Communities Count updates adult smoking and obesity data.


Communities Count has recently updated its adult smoking and obesity indicators.


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From 2000 to 2017, the smoking rate among King County adults dropped almost in half – from 21% in 2000-2002 to 11% in 2015-17.  Although disparities by race, place, and sexual orientation persisted, smoking continued to decline in most groups.   


After rising from an average rate of 16% in 2000-2002 to 22% in 2008-10, obesity among King County adults held steady at 22% through 2017. The plateau was not evident in all demographic subgroups, however. In South and East Regions, the percentage of adult who were obese continued to rise over the 17-year period.  Throughout that period, adults in East Region rates were significantly less likely to be obese than those in South region.  Trends among some race/ethnicity groups followed a similar pattern: for Blacks, Hispanics, and Asians, adult obesity rates continued an upward trend throughout the 17-year period, although Asians had the lowest rates in all years.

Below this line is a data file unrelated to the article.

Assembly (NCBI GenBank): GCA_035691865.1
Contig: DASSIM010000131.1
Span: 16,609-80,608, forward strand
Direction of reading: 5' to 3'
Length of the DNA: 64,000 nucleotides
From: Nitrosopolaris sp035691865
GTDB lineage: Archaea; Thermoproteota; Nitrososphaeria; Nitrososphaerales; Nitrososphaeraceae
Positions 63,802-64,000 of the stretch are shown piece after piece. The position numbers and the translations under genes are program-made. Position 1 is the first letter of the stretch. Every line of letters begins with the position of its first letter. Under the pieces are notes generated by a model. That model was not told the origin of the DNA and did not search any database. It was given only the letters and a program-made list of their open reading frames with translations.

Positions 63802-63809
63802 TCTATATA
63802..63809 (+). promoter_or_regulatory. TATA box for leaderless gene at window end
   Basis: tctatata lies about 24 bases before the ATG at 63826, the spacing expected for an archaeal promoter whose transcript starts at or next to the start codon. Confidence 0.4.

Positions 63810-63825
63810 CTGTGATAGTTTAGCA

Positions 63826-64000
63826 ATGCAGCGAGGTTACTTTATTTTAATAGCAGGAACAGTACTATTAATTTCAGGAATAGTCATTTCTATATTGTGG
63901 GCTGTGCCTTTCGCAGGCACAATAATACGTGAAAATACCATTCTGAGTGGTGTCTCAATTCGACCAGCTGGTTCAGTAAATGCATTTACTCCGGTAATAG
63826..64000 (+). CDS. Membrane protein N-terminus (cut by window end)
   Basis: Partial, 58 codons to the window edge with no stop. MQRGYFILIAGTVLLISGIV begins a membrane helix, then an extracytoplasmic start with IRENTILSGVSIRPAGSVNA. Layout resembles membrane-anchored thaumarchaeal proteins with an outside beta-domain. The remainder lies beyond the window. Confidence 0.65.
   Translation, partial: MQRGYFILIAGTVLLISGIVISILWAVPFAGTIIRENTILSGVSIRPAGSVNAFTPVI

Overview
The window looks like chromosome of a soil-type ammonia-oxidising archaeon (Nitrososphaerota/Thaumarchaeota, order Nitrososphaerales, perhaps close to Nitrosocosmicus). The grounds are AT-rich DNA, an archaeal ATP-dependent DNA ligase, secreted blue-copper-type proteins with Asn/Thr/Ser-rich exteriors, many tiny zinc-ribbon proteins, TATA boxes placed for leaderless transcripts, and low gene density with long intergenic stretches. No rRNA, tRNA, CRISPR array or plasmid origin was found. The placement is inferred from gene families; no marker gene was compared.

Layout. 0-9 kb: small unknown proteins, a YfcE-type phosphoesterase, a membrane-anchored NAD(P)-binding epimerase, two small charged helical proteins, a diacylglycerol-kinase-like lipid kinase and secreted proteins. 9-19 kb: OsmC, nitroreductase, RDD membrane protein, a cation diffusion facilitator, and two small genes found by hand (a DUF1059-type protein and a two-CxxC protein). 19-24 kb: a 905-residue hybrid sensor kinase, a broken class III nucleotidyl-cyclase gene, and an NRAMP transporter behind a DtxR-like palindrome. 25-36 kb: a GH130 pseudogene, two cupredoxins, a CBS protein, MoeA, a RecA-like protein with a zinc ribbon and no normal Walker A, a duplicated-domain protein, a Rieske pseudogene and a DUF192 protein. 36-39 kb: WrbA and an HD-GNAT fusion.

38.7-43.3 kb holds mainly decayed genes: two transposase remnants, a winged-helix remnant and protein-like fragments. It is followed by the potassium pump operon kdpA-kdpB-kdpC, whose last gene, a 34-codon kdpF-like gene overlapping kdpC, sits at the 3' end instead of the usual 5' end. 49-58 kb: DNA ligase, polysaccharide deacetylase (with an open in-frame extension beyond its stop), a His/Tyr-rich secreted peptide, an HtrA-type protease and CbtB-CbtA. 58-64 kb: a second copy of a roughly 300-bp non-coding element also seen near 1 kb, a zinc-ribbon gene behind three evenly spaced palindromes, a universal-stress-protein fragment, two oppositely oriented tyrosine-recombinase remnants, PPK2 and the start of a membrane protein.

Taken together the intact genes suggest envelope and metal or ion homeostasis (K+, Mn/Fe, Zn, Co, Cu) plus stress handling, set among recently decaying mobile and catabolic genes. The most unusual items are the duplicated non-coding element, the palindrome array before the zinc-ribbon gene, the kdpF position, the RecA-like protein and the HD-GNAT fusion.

Among adults with annual income below $15,000, both obesity and smoking rates were greater than 25%.  Conversely, among adults with income greater than $75,000 a year, fewer than 1 in 5 smoked cigarettes or were obese, although the protective effect of higher income was greater for smoking than obesity (only 6% in the highest income group were smokers, while 19% were obese).